On July 1, 1916, on the first day of the Battle of the Somme, British forces suffered almost 60,000 casualties, including 21,000 fatalities. “The first day of the Somme epitomizes the larger picture of war,” says Australian illustrator and journalist Joe Sacco. “It stands out, even in terms of the carnage.”
Sacco’s latest project is a work of historical journalism in pictures. The Great War is a 24-foot-long illustration, packaged as a book. There are no captions, simply a chronological rendering of events, from the early morning before the battle, into the trenches and through the bloody aftermath. Like the chaos of battle, Sacco’s 24 panels are visually overwhelming, so much so, that the effect can be numbing.
“I try to capture every soldier I draw,” he says, “but I’m thinking more in terms of people as a mass, and how as mass, people have a certain momentum about them.” In this case, he wanted to show how the call of Queen and Country created such an enthusiastic attitude toward the most tragic of endeavors. When he draws, he doesn’t plan; he simply dives. And so, he jumped headlong into the illustration, just as England dove headlong into the war.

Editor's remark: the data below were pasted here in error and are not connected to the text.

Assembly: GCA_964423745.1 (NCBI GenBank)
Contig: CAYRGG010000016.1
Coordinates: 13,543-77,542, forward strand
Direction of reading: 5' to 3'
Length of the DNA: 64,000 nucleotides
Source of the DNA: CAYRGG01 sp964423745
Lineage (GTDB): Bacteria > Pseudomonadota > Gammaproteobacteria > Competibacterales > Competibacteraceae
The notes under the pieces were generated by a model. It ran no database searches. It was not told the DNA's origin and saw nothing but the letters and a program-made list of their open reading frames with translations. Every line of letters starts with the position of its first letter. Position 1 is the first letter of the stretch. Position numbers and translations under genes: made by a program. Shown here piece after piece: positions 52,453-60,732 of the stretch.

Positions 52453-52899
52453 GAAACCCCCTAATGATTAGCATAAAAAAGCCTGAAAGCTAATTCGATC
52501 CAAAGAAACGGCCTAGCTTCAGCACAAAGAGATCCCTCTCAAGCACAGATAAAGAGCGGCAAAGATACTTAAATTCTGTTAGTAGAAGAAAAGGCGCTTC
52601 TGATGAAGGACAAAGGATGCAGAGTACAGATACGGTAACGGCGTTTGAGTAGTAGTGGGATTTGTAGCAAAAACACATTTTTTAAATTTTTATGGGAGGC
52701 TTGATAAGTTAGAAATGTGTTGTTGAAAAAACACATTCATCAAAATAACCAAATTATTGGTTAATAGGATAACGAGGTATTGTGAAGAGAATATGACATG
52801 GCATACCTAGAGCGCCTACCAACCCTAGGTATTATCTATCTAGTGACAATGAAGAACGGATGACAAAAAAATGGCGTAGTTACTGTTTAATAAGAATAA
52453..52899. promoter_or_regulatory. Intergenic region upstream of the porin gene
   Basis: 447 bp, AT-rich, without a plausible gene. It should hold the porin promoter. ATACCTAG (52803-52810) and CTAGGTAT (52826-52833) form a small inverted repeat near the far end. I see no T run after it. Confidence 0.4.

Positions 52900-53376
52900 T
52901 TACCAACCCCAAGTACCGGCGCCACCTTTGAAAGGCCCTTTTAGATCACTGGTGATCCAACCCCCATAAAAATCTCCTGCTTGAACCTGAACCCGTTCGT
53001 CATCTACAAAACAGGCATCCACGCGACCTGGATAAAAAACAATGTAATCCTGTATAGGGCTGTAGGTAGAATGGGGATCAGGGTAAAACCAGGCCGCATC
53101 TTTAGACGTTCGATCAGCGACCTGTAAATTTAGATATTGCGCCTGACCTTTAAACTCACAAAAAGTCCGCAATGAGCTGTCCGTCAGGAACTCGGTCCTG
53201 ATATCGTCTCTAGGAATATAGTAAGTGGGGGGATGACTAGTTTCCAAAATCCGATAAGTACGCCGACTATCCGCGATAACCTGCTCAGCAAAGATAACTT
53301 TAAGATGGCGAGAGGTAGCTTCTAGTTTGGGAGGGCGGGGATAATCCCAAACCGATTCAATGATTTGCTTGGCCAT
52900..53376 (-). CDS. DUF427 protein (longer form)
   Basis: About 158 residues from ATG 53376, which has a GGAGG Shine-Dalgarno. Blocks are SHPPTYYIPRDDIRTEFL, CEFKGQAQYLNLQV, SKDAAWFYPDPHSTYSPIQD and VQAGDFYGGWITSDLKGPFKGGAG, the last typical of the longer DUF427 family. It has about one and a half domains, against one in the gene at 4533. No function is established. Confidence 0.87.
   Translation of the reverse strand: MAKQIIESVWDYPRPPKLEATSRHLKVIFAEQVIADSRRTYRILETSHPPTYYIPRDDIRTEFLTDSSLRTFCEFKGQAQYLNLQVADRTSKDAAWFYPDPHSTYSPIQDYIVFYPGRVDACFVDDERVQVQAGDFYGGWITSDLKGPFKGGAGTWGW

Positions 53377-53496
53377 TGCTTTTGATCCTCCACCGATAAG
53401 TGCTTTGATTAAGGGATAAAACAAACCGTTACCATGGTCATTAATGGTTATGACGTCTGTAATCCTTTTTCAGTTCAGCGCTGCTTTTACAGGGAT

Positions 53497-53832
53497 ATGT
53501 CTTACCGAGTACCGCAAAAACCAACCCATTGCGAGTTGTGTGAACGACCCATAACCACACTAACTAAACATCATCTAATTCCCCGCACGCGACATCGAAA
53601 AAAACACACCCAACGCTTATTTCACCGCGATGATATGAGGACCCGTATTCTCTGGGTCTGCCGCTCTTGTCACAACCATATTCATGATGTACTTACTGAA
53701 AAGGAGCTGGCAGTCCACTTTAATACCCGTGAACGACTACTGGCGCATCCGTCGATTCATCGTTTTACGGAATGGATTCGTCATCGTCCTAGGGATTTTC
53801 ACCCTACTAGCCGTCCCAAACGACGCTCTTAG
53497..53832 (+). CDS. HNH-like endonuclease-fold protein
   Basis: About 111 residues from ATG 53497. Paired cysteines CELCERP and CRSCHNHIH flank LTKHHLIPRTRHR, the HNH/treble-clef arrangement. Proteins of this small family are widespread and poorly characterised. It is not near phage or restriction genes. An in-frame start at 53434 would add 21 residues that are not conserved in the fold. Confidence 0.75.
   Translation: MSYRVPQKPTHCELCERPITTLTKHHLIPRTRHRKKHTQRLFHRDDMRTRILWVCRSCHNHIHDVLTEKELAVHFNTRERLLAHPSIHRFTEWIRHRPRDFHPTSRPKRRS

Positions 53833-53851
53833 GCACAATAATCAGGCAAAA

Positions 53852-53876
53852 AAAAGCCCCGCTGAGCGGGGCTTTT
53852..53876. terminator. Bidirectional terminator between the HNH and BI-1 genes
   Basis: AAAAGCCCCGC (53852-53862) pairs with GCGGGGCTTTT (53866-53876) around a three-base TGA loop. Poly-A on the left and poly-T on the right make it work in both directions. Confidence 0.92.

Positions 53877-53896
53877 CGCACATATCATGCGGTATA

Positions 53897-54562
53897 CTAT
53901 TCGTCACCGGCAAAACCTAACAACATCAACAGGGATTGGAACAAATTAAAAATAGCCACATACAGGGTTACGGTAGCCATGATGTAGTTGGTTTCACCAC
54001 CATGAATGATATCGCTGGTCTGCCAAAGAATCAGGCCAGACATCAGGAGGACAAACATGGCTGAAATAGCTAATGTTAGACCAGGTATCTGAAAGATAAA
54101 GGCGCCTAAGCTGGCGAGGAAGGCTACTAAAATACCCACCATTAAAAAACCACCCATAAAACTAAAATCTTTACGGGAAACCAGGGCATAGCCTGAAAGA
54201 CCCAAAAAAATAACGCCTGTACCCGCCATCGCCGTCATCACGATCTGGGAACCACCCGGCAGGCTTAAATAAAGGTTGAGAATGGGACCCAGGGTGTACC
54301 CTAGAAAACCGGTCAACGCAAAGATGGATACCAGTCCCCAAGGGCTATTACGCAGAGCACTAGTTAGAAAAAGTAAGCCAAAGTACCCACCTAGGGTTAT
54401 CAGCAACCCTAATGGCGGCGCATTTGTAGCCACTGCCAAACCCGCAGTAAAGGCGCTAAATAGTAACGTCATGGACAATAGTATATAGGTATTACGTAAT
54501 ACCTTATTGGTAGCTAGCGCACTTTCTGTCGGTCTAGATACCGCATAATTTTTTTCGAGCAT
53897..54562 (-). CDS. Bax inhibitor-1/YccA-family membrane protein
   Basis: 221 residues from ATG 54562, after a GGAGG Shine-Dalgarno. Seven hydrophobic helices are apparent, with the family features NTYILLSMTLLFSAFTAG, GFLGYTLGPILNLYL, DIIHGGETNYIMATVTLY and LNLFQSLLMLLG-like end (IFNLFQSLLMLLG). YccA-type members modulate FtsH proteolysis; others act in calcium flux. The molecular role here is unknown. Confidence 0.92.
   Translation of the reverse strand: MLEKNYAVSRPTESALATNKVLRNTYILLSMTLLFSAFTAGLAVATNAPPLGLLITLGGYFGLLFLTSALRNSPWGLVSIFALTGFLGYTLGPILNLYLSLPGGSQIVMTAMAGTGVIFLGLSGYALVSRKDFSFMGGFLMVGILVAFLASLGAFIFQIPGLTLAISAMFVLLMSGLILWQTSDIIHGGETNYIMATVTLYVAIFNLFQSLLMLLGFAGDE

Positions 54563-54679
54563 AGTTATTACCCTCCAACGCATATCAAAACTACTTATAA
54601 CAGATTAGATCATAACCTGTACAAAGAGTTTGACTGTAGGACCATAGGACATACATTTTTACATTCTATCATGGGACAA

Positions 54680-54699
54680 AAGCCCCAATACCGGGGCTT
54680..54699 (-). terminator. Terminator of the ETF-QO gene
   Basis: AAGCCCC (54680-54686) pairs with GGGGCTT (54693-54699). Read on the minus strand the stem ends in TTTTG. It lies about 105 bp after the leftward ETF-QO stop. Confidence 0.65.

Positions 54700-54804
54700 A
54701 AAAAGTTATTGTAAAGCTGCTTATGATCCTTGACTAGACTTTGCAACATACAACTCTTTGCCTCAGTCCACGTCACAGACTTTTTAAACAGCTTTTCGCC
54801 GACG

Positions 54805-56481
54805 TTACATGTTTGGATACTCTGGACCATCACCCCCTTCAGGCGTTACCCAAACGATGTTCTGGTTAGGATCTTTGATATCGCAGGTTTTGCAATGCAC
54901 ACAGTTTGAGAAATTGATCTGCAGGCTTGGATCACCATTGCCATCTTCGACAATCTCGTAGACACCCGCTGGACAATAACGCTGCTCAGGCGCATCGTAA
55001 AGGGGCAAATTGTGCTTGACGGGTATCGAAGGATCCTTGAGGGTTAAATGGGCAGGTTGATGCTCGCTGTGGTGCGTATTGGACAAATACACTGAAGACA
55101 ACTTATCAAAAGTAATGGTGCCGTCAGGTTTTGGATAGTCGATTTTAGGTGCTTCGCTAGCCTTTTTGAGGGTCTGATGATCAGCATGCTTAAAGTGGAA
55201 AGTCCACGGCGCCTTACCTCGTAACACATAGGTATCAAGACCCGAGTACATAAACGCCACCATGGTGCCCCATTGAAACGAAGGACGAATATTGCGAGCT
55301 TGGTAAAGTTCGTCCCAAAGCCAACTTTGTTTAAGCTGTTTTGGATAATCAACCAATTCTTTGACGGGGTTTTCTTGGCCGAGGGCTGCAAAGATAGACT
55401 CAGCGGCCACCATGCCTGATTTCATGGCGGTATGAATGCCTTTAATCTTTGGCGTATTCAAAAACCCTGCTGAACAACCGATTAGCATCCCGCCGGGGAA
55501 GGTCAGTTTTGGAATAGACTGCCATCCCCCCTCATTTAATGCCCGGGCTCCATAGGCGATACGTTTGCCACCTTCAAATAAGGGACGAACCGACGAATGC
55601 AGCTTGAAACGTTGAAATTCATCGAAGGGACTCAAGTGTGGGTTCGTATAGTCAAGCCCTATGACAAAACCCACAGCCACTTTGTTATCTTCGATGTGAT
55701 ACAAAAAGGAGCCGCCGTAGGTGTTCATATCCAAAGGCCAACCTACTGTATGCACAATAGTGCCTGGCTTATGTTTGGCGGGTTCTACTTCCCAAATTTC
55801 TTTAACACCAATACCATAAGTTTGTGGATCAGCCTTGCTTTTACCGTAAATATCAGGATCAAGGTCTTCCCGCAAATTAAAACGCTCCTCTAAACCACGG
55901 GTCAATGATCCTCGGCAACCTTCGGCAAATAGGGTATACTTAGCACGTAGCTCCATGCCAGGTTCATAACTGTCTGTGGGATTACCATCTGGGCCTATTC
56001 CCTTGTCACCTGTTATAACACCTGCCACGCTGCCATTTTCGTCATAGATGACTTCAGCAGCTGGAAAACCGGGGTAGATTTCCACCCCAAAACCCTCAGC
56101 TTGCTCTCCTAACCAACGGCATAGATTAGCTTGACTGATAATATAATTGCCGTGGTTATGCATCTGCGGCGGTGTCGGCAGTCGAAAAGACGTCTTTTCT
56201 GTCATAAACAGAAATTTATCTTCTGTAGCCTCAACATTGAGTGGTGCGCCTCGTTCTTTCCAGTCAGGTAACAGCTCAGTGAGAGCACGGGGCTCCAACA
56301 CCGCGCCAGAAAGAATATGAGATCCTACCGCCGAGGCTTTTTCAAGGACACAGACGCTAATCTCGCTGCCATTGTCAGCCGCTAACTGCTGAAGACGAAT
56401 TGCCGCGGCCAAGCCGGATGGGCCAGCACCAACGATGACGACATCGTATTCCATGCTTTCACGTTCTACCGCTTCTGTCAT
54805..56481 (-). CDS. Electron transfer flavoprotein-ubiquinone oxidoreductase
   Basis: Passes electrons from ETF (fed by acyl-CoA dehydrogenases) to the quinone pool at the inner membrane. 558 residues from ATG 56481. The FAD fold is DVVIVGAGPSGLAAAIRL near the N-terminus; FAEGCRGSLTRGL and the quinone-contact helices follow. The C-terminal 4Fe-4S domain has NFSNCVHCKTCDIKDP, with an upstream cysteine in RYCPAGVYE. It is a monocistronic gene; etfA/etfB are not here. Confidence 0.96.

For Sacco, only illustration allows him to think about history writ large. “I spent 20 years as a reporter and at some point, you begin to ask yourself questions, not about specific conflicts, but about the species as a whole,” he says.
And yet, Sacco was able to find humanity in the carnage by focusing on the details of military life. He scoured photographs at the Imperial War Museum in London, read first-person accounts of soldiers, and had an on-going email exchange with a war historian over the accuracy of incredibly minute details: the faucet fixtures, the shape of water canisters, the soldiers’ caps.
“People might be more interested in the machinery than the humans,” Sacco says. But for him, it’s the opposite. If you look closely, you might be surprised by what you find. “There are German prisoners mixed in with the wounded,” he says. “And sometimes British and German casualties even helped each other.”